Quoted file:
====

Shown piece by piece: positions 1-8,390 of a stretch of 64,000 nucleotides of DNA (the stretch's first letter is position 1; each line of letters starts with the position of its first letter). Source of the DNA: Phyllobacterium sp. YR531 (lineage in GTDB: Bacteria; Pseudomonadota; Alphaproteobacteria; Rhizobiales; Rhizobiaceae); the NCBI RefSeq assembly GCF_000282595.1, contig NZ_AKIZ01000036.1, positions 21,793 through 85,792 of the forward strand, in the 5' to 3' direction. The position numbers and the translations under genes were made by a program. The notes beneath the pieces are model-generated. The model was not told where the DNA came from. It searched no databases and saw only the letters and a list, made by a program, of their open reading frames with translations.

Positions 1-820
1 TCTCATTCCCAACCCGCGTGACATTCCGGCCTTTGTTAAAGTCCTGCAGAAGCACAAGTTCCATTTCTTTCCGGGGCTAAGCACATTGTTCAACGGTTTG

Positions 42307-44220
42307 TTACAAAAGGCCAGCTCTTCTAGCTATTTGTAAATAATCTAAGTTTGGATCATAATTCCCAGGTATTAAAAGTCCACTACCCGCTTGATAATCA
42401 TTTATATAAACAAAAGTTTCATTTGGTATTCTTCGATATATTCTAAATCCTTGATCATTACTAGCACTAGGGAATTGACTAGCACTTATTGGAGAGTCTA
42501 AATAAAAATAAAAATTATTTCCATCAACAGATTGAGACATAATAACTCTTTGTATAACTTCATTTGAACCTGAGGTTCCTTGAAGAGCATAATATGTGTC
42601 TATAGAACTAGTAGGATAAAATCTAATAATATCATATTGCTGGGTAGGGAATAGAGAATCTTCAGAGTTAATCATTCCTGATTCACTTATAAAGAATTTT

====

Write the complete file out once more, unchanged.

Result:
Shown piece by piece: positions 1-8,390 of a stretch of 64,000 nucleotides of DNA (the stretch's first letter is position 1; each line of letters starts with the position of its first letter). Source of the DNA: Phyllobacterium sp. YR531 (lineage in GTDB: Bacteria; Pseudomonadota; Alphaproteobacteria; Rhizobiales; Rhizobiaceae); the NCBI RefSeq assembly GCF_000282595.1, contig NZ_AKIZ01000036.1, positions 21,793 through 85,792 of the forward strand, in the 5' to 3' direction. The position numbers and the translations under genes were made by a program. The notes beneath the pieces are model-generated. The model was not told where the DNA came from. It searched no databases and saw only the letters and a list, made by a program, of their open reading frames with translations.

Positions 1-820
1 TCTCATTCCCAACCCGCGTGACATTCCGGCCTTTGTTAAAGTCCTGCAGAAGCACAAGTTCCATTTCTTTCCGGGGCTAAGCACATTGTTCAACGGTTTG

Positions 42307-44220
42307 TTACAAAAGGCCAGCTCTTCTAGCTATTTGTAAATAATCTAAGTTTGGATCATAATTCCCAGGTATTAAAAGTCCACTACCCGCTTGATAATCA
42401 TTTATATAAACAAAAGTTTCATTTGGTATTCTTCGATATATTCTAAATCCTTGATCATTACTAGCACTAGGGAATTGACTAGCACTTATTGGAGAGTCTA
42501 AATAAAAATAAAAATTATTTCCATCAACAGATTGAGACATAATAACTCTTTGTATAACTTCATTTGAACCTGAGGTTCCTTGAAGAGCATAATATGTGTC
42601 TATAGAACTAGTAGGATAAAATCTAATAATATCATATTGCTGGGTAGGGAATAGAGAATCTTCAGAGTTAATCATTCCTGATTCACTTATAAAGAATTTT